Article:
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August 2009

Dancing on the edge of forever

Dancing on the edge of forever, by Nathan Childers, Varinoma Press, Oxnard CA, 2009, Hardcover, 231 pp., dust jacket by Paul C├ęzanne.

It has been quite some time since we have seen a novel from the redoubtable Nathan Childers. His duties as the editor of The Journal of Unreadable Literary Criticism were not onerous; however exposure to the Journal’s articles is deadly to the creative writer. Unfortunately the editor must actually read the submitted manuscripts, not for content obviously, but rather to ensure that the journal’s articles are properly turgid.

It is a mystery to his friends why Childers ever took the position. Childers explained that he fancied the challenge. Could he edit the Journal and survive or would his muse be destroyed by continued exposure to toxic scholarship? Judging by this novel, he survived with his creative powers intact. Like all good authors he has used his experience as source material. In similar circumstances a lesser author might write a novel about academic life. Not so Childers. He uses the very nature of the experience as a thematic element in a quite different setting.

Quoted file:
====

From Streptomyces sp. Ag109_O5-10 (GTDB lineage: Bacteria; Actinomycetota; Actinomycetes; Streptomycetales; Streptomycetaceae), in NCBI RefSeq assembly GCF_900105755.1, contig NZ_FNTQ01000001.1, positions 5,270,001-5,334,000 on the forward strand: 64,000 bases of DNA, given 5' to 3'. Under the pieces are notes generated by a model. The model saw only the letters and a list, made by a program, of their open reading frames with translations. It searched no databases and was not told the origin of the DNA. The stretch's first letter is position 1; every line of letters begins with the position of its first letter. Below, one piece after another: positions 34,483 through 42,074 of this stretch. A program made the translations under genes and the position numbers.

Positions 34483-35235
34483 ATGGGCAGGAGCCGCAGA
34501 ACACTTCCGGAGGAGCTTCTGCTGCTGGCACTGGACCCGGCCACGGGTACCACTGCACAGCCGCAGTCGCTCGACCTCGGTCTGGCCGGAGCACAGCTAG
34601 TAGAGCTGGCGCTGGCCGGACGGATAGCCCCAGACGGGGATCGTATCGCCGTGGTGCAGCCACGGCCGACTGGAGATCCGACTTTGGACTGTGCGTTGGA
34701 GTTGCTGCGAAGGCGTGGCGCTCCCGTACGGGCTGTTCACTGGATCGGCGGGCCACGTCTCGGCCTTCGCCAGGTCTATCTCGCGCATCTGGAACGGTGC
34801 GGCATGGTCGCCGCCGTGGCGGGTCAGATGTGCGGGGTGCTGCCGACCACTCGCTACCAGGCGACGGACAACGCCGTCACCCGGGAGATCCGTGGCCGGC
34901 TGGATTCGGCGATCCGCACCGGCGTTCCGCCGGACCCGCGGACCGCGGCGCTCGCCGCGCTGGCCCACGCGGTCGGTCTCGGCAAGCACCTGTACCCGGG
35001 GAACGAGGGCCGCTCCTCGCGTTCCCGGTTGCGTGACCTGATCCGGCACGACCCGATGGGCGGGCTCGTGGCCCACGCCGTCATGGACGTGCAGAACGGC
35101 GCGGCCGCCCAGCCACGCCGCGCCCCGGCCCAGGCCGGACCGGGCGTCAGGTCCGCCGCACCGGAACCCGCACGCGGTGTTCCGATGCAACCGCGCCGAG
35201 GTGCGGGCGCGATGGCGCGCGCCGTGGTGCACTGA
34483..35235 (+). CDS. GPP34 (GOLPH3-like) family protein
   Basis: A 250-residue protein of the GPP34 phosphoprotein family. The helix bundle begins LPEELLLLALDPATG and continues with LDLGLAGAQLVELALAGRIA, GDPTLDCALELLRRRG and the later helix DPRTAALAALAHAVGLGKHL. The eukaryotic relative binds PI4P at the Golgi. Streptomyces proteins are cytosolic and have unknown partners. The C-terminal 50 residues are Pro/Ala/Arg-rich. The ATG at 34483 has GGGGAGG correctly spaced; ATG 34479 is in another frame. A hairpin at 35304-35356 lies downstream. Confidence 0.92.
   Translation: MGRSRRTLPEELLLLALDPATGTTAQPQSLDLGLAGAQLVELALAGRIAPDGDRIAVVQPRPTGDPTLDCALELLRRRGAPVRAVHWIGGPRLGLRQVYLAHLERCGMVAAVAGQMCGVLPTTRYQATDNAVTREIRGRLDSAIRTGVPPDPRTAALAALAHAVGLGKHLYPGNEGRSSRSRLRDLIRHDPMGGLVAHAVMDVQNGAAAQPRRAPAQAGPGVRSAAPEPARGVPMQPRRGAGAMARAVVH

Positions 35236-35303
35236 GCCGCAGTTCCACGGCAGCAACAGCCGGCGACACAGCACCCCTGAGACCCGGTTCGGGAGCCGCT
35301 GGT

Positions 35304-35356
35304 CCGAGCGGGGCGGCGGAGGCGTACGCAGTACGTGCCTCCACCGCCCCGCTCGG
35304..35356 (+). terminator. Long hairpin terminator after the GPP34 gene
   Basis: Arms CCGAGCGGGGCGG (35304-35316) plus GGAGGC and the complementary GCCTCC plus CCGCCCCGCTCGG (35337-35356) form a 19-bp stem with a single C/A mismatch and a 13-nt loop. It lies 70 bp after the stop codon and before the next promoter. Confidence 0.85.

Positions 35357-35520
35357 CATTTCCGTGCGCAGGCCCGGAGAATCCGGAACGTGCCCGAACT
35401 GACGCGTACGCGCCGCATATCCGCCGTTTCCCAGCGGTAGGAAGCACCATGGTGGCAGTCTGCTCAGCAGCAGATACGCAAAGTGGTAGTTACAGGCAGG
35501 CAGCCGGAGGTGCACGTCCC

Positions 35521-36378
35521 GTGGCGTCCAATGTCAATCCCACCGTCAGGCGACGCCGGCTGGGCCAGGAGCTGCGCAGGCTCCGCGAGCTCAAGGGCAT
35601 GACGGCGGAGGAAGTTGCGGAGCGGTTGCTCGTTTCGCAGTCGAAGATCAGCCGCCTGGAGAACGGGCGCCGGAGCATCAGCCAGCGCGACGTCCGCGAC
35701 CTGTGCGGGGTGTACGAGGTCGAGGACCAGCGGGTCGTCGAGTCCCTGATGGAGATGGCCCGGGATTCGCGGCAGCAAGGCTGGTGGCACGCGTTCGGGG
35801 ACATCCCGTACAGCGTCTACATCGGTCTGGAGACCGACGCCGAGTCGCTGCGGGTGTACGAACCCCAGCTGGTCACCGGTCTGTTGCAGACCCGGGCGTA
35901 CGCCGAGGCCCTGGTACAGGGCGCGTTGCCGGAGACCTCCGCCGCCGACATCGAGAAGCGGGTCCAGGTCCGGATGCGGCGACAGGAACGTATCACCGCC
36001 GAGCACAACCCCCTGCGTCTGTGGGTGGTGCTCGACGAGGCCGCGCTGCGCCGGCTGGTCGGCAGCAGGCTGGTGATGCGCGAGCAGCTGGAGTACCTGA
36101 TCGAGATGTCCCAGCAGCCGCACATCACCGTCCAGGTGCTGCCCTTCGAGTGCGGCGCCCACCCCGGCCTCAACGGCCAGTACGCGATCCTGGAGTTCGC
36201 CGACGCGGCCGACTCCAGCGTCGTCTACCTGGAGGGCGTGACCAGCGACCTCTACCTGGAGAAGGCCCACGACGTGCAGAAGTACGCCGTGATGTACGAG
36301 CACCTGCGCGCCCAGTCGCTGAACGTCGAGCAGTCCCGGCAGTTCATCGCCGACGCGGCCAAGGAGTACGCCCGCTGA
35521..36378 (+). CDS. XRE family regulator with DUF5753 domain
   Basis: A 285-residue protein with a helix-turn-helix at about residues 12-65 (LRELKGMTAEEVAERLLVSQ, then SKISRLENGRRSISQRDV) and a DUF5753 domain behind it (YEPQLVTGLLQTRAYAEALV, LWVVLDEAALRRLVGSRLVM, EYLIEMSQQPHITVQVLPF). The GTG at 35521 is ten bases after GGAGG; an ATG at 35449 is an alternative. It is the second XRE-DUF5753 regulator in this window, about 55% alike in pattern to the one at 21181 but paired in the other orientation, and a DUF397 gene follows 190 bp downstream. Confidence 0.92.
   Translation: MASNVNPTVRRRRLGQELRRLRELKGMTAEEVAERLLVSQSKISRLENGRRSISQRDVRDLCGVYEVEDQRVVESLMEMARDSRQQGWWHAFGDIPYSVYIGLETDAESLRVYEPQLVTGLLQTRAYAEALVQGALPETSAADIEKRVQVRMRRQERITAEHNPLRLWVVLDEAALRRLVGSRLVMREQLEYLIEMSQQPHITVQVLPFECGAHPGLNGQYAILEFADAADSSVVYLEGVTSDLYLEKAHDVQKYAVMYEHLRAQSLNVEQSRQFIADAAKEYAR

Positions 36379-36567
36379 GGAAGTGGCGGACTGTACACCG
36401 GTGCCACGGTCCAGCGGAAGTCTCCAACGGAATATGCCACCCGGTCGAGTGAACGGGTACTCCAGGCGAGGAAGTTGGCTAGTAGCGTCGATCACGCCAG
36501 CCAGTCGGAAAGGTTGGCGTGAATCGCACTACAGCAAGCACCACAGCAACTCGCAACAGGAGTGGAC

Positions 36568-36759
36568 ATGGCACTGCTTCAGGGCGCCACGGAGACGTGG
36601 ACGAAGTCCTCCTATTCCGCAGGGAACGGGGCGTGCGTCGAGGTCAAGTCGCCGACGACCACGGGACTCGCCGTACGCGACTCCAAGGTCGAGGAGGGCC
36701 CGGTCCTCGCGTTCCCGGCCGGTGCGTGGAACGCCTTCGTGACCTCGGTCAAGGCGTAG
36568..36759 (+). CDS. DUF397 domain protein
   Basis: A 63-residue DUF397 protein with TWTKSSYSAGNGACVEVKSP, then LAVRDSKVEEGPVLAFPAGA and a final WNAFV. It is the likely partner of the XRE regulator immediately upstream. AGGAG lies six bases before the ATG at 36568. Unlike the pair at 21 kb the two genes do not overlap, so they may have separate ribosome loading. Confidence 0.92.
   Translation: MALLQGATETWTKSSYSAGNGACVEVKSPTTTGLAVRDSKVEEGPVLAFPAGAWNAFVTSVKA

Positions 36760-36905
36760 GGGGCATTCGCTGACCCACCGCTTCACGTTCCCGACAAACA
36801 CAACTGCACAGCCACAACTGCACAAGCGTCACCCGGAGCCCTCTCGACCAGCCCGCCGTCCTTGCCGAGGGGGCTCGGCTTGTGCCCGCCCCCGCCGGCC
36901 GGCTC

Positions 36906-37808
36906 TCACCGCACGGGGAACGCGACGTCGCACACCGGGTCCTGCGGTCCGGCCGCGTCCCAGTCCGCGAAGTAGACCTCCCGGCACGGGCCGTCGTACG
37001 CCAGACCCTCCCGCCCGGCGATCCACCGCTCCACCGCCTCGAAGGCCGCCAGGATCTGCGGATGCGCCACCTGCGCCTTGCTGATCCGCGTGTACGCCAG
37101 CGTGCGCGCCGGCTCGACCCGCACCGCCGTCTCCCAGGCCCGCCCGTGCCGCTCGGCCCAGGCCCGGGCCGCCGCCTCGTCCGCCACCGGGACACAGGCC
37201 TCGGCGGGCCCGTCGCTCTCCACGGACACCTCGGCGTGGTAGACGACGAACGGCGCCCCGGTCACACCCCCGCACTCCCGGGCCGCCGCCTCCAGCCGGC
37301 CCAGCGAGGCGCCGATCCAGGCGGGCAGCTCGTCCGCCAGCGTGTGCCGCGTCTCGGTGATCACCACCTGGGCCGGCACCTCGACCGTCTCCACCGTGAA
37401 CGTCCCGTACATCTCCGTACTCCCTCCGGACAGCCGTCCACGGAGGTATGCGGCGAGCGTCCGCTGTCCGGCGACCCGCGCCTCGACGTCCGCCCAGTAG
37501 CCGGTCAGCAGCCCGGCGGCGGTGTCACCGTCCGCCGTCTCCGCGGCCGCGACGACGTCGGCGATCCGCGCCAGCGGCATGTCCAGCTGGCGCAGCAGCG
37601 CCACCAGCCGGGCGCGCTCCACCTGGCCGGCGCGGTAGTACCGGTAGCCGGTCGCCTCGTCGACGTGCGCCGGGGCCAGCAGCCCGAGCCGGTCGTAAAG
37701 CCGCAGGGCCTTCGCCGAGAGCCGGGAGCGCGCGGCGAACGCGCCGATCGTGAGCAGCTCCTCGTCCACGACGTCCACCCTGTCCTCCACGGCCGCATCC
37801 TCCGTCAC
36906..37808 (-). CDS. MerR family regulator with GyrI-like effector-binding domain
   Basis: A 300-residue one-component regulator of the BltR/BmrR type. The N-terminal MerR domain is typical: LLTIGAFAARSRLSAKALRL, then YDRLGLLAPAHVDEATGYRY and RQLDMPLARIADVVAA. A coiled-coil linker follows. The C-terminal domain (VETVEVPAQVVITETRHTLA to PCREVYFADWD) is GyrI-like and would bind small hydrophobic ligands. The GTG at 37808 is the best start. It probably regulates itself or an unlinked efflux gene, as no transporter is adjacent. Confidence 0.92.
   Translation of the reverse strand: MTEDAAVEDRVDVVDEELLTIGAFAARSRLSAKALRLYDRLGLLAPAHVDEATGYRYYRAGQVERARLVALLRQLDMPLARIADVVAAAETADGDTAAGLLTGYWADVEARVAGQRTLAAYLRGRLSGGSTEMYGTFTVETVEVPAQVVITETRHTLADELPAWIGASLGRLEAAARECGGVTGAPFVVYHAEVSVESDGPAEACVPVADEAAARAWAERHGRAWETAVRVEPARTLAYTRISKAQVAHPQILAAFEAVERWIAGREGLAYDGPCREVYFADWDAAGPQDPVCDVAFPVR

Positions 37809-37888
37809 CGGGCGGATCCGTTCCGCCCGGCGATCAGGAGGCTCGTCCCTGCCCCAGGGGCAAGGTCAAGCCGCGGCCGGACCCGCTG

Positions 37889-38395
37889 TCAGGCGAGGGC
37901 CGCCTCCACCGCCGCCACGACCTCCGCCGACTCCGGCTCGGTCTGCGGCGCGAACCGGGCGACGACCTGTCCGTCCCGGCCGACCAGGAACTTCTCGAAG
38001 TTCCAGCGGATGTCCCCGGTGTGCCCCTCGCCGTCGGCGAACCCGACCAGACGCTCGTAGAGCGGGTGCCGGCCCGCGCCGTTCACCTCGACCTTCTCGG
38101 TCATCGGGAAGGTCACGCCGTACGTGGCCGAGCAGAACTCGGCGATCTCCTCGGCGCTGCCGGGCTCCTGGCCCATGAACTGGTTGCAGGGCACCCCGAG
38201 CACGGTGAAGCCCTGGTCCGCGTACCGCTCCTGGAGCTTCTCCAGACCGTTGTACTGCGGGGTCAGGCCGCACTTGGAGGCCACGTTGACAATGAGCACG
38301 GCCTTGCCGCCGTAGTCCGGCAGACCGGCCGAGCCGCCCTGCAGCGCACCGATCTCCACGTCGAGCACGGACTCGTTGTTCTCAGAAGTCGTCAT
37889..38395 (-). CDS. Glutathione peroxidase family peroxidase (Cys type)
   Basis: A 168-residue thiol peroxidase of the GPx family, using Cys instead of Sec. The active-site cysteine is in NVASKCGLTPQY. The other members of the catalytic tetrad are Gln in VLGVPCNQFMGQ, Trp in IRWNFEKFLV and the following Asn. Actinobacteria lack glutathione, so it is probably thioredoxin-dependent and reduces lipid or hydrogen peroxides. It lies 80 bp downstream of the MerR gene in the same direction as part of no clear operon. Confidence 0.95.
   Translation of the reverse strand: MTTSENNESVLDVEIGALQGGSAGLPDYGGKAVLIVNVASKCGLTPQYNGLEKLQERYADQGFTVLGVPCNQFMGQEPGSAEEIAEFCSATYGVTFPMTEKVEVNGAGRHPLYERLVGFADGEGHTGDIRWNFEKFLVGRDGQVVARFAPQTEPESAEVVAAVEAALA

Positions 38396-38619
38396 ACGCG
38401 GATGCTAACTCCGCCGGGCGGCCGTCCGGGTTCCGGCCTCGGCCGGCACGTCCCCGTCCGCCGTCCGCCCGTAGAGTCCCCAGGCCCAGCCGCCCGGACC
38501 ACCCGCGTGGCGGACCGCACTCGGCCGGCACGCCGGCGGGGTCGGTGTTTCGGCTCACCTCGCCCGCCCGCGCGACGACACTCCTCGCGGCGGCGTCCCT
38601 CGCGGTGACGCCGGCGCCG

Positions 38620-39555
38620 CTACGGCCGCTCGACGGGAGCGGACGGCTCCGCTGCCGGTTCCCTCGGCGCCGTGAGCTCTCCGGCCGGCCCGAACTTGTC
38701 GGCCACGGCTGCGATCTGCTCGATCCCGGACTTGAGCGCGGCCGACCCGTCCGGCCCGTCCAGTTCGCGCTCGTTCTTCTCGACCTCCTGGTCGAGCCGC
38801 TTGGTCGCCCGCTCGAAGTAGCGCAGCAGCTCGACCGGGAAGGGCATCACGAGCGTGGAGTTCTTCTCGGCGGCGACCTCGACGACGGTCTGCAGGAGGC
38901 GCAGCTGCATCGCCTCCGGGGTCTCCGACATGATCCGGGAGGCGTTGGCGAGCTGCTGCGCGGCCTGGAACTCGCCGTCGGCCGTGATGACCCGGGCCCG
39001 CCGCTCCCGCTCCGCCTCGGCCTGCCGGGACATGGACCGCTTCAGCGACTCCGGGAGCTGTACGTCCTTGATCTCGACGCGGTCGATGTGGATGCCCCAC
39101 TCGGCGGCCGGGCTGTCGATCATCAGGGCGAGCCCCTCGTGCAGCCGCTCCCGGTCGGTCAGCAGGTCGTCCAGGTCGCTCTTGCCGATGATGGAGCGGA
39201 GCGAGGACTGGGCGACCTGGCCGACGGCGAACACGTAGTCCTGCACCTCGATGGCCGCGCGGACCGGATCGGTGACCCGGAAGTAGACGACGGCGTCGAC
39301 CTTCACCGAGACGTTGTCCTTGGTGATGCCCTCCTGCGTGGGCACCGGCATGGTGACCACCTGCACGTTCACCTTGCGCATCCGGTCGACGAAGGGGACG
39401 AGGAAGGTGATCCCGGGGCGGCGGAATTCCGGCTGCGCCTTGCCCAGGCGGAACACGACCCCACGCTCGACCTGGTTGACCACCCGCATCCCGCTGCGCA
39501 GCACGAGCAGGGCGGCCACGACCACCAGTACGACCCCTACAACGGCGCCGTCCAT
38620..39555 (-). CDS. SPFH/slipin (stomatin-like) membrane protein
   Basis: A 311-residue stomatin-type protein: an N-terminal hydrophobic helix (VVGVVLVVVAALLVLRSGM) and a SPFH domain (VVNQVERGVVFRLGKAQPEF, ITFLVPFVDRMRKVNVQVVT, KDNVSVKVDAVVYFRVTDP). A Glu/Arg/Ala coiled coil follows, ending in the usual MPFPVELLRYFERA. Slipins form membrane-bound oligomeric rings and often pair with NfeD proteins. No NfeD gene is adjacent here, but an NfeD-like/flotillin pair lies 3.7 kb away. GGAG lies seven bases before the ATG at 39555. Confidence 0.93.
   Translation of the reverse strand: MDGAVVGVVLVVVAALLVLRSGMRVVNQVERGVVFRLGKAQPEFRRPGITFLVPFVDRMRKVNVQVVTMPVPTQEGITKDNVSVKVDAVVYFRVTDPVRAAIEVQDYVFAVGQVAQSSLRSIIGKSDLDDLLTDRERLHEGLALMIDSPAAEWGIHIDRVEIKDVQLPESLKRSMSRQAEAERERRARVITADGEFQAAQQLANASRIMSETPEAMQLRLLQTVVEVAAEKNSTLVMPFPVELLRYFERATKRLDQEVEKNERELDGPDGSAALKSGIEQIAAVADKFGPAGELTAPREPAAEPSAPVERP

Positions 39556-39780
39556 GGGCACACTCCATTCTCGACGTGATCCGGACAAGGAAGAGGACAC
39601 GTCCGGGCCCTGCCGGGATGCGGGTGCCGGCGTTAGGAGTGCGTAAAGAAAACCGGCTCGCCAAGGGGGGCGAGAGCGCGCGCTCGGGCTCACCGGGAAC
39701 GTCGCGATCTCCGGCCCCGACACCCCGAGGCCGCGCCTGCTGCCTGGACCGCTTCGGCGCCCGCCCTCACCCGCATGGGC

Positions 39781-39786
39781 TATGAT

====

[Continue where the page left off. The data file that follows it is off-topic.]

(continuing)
In the foreword Childers relates a myth told by the natives living in the Santa Fe area. In this myth the other place is a great plain divided into two regions by an invisible line that runs from horizon to horizon. On one side of the line lies a great desert that is the essence of sterility. All who enter that desert perish if they remain too long. On the other side there is a great jungle that is the essence of chaos. It too is deadly. The gods dwell in the other place, but even they cannot dwell in desert or jungle. Instead they must endlessly dance from one side to the other, dancers on the edge of forever.

The “myth” is a little joke by Childers. The “natives living in the Santa Fe area” are the complexity researchers at the Santa Fe Institute. The “myth” is a reference to the maxim, life exists at the edge of chaos. Childers uses the myth to explore the nature of the creative life. Naturally he does not spell this out; Childers holds his readers to a high standard.